GhostbarNou Wav Thursdays and the House of Gaga host the “official afterparty” on Thursday. What makes it so official? Um, that would be because opening act Semi Precious Weapons will be there to perform a DJ set. So, we’d say that makes it pretty legit. Now, will Ms. Gaga? Well, we wonder.

Plush – So it’s not a gay club. Don’t worry. Ultra lounges are really just a Cosmopolitan away from being gay bars. Plush will host a look-alike-contest and ticket stubs get you in as VIP.

Dish goes Gaga Thursday with its Monster Ball Afterparty. G-tunes, inspired cocktails and a costume contest for Friday night tickets will be part of the bash. Dish also hosts a performance by “Dallas’ top Lady Gaga impersonator,” whoever that may be.

If you’re lacking for fun, then there’s nothing more I can do for you.

THIS JUST IN via Twitter — LiveNationDAL JUST ANNOUNCED — Additional tickets just released for Lady Gaga 7/22 & 7/23 at AAC! Get them before they sell out!

—  Rich Lopez

Hate rears its head on the lake

Anti-gay vandalism is a reminder that hate can hide in even the most accepting communities

David Webb The Rare Reporter

It’s taken a while for the ugly specter of anti-gay hate crime to rise over Cedar Creek Lake, but it was probably inevitable.

With two gay bars and large numbers of gay and lesbian couples living together in full-time residences and weekend homes, the community has become highly visible over the past couple of decades. For the most part the straight community has always seemed tolerant, but it is a conservative religious area.

To the best of everyone’s recollection, no one on the lake had ever reported being harassed, threatened or beat up or having their property vandalized because they were gay —until June 20.

That’s when a gay male couple living in Payne Springs woke up to find extensive damage to their truck.

They found the windshield busted, all four tires slashed, parts ripped off the truck and anti-gay graffiti — including the words “Die Fag” — scrawled all over the truck. The damage was so bad that the vehicle will be unusable for several weeks, and the couple cannot really afford to rent a car in the meantime.

Initially, the couple posted a message on their Facebook page with pictures of the damage. But they later took it down and asked for privacy. They said they just wanted to move on and did not want to become a cause for the community to rally around.

It is likely the men are suffering from psychological trauma. Hate crime researchers point out that victims are often left terrified, fearing retribution and feeling vulnerable to more attacks if there is widespread attention drawn to them.

The possibility exists that there may have been other anti-gay hate crimes committed on the lake, and they were never reported because of those same fears.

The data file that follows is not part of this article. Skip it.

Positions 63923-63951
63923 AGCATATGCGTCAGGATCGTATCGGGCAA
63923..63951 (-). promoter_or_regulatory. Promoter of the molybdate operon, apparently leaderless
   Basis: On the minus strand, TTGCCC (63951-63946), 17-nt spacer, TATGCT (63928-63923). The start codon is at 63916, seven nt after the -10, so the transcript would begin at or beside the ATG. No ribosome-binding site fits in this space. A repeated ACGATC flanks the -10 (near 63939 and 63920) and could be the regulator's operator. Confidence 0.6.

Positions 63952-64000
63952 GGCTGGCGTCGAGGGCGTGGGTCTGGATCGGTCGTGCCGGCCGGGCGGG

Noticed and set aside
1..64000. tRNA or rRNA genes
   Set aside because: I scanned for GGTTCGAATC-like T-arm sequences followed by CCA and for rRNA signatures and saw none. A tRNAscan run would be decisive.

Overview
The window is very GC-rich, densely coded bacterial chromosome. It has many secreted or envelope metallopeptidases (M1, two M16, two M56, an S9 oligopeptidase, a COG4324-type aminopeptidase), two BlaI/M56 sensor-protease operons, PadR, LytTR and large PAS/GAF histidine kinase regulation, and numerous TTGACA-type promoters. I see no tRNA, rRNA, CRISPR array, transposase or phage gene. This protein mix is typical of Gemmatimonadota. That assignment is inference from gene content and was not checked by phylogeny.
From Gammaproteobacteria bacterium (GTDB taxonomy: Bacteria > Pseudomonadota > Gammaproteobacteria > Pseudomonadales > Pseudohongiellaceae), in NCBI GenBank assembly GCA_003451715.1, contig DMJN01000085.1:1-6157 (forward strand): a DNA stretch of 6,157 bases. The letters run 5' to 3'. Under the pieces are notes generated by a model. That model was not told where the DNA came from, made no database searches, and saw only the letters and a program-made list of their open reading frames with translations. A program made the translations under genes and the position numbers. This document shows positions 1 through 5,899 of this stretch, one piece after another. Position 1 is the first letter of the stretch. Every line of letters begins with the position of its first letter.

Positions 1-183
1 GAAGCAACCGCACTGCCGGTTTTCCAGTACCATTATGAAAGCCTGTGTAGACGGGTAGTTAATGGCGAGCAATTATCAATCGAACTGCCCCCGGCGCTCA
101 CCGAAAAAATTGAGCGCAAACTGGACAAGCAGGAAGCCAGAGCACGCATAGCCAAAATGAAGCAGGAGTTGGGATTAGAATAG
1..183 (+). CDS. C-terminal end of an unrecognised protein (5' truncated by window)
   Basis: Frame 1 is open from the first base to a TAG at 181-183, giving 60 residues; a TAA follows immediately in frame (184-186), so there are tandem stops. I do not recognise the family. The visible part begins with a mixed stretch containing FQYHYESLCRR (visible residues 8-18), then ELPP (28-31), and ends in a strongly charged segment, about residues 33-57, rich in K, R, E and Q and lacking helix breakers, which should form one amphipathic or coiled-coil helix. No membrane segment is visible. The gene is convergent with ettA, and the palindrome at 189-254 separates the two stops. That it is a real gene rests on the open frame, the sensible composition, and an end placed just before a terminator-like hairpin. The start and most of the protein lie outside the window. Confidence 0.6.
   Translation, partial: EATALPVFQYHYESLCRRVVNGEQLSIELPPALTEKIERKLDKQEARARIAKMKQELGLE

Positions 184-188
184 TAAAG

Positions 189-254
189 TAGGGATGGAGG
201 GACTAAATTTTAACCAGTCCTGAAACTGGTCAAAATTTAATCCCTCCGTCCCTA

According to the FBI’s most recent “Hate Crime Statistics” report, almost 18 percent of all hate crimes occurring in the U.S. are attributed to sexual orientation bias. The crimes occur all across the country in cities and towns of all sizes and demographics.

In addition to the impact on the victims, hate crimes reportedly also have an intimidating effect on the entire community to which the victims belong.

That’s why it is important for the community to rally behind such victims and to band together in speaking out against hate crimes. Usually, there are supportive straight people who want to join the cause, and that is already happening on the lake.

Immediately after hearing about the crime, a straight couple sent an e-mail volunteering to be a part of any activities that might be undertaken to promote tolerance and discourage hate crimes.

That’s what is happening now, too, in Savannah, Ga., where two Marines from a South Carolina military base were arrested recently on charges they allegedly assaulted a gay man because they thought he winked at them. The LGBT community held a rally this week in the square where the gay man was found unconscious.

It’s also a good idea to take steps to combat hate crimes with community events because they rarely are isolated incidents. The perpetrators of hate crimes often begin with lower-level types of crime such as harassment and vandalism and go on to more violent activity when they don’t suffer any repercussions from the earlier crimes.

Just about everyone realizes now that June is celebrated across the country as Gay Pride Month, and that draws more attention to the LGBT community. The national debate about gay rights, such as the proposal to abolish “don’t ask, don’t tell” has the same effect.

If nothing else, everyone needs to be aware of the danger of hate crime activity in an area and to be careful. It can happen to anyone at anytime, almost anywhere.

David Webb is a former staff writer for the Dallas Voice who lives on Cedar Creek Lake now. He is the author of the blog TheRareReporter.blogspot.com. He can be reached at davidwaynewebb@embarqmail.com.

This article appeared in the Dallas Voice print edition June 25, 2010.

—  Dallasvoice

Services for Marty Hershner are Saturday

For those who’ve been patiently waiting and checking back here for updates on Marty Hershner’s death, my story is up over on the main page. Read it by going here. Here’s the info about services:

Lonzie Hershner said a viewing will be held from 7 p.m. to 9 p.m. Friday, April 30 at Ben F.Brown’s Memorial Funeral Home, 707 N. MacArthur Blvd. in Irving.

A funeral will be at 2:30 p.m. Saturday at the same location.

Both the viewing and the funeral are open to the public.

Lonzie Hershner said family and friends also plan a memorial show at the Drama Room in the next few weeks. He said he would provide details next week.

—  John Wright

Tin Room owner Marty Hershner found dead

tin_room_dallas_pic

Dallas Voice has confirmed that Marty Hershner, owner of the Tin Room on Hudnall Street in Oak Lawn, has died. We have few details at this point, but Hershner reportedly was found in his bed at about 8 p.m. Tuesday. Hershner had recently opened a second gay bar, the Drama Room on Cedar Springs Road. He also planned to try to open a bar at the site of Bill’s Hideaway on Buena Vista Street, which closed last year. We’ll have more details on Hershner’s death as soon as they become available. Look for a full obituary in Friday’s Dallas Voice.

—  John Wright